For example, I’ll talk about Sasha. She is pretty high up in importance at the design firm. She knows how to utilize others’ skills appropriately and is a team player. She lacks drive or the push to get her to do what she should really be doing and starting her own agency. So I’ve set Amber on her to make her work life hell and later someone else will toss her to the flames and really light a fire under her butt.  Now in her personal life. She has a secret and a few select people in her life know about it. Something bad happened and slowly, this will be drawn out by a series of relationship related events. Some good, some bad and some very much both. Her friends are trying to force her to move on, men are trying to drag her out of her self-inflicted misery, but eventually someone will give her the courage to let it all go and move on herself. Don’t worry the path is riddled with awful things that make her grow as a person.

Cal is a detective and loves his job. His journey has not been addressed yet, so no spoilers.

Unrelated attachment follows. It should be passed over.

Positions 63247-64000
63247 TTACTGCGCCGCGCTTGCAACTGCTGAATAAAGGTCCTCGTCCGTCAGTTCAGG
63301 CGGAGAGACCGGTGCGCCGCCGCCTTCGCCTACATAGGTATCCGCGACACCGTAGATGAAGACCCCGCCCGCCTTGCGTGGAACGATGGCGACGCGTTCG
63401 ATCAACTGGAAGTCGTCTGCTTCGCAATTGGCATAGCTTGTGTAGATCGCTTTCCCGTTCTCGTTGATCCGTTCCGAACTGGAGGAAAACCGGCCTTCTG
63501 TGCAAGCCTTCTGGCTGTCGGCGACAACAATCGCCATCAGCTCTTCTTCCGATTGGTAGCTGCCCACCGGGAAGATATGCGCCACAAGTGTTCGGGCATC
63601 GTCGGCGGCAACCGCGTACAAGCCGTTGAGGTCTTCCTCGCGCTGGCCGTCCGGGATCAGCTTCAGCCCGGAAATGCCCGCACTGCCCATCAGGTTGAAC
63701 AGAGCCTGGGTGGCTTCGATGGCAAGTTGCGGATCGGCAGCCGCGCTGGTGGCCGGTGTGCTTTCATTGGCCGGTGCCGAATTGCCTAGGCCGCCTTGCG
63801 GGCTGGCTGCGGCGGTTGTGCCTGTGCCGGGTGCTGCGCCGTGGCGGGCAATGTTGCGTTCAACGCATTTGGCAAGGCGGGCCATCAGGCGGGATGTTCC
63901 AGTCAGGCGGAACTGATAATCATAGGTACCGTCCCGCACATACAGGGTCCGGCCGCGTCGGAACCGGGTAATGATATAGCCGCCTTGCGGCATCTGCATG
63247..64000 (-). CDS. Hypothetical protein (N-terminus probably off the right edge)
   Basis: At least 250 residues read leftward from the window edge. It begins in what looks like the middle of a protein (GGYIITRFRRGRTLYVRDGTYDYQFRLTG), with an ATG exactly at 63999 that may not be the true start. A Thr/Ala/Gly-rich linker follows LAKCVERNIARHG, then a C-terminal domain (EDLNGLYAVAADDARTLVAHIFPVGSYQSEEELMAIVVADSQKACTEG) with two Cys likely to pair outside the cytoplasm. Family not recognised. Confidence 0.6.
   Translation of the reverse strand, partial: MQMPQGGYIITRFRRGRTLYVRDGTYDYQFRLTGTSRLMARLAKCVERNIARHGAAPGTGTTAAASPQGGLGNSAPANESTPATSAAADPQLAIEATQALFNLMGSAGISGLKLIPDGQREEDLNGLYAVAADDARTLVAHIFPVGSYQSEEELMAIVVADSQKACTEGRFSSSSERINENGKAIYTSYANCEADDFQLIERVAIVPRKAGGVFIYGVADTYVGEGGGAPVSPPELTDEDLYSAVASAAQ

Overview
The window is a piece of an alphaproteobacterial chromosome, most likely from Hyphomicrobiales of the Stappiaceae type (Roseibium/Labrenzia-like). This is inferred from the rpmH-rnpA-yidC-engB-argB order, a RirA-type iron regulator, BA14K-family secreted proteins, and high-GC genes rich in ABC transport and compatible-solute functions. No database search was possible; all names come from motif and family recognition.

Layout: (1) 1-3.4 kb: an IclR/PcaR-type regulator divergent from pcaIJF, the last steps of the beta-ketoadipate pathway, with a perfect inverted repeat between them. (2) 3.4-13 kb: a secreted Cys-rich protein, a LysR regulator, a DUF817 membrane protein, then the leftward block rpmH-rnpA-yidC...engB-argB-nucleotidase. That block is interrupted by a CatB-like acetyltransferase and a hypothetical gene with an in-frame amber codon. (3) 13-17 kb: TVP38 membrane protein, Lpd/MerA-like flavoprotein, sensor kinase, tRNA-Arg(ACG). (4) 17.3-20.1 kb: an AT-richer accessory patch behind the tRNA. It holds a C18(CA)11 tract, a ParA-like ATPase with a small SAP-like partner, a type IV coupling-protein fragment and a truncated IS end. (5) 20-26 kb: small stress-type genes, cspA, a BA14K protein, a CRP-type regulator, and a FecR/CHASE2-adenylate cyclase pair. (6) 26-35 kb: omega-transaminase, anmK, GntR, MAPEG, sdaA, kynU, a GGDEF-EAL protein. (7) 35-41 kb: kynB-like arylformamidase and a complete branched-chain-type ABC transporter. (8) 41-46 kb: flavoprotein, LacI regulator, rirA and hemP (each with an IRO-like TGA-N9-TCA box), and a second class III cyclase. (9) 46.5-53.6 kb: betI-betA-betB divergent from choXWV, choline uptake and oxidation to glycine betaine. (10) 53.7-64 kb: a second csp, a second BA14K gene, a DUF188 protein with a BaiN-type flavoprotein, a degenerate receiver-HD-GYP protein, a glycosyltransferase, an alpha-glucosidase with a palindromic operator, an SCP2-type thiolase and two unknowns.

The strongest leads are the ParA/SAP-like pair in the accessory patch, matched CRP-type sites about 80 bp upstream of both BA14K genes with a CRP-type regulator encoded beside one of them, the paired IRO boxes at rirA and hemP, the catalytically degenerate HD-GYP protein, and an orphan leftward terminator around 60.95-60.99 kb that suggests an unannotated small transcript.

Not all journeys are for the greater good. A character can wander from the ideal path and become well… bad. These are fun to play with. You can get super mean and nasty to them to drive them over the edge. Or maybe they’re already there and are the ones tossing out the roadblocks on the sly for the protagonist to trip on.

Think of it like a ladder. The side boards are the progression, the protagonist will climb from the base of the ladder to the top. Some rungs may break and others may be missing. Eventually they need to get to the top. Some characters will be making their way down. It’s easier to go down and even fall fast. Then there are the rungs of the ladder. It’s okay to have rungs, the characters/events that serve only to help someone else up or down. They have no real part in the journey other than that one moment.

Overall, the strong emotion eliciting moments are the ones that will keep the pages turning. How are they going to get out of this mess? What happens next?

My advice about setbacks.
Use them appropriately with cause and purpose. If you over do the set backs then the reader might start eye rolling and get bored or frustrated. Remember its all about the endgame. How can a struggle or set back make the reward sweeter?

-Sheryl

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Desperately procrastinating

I’m just me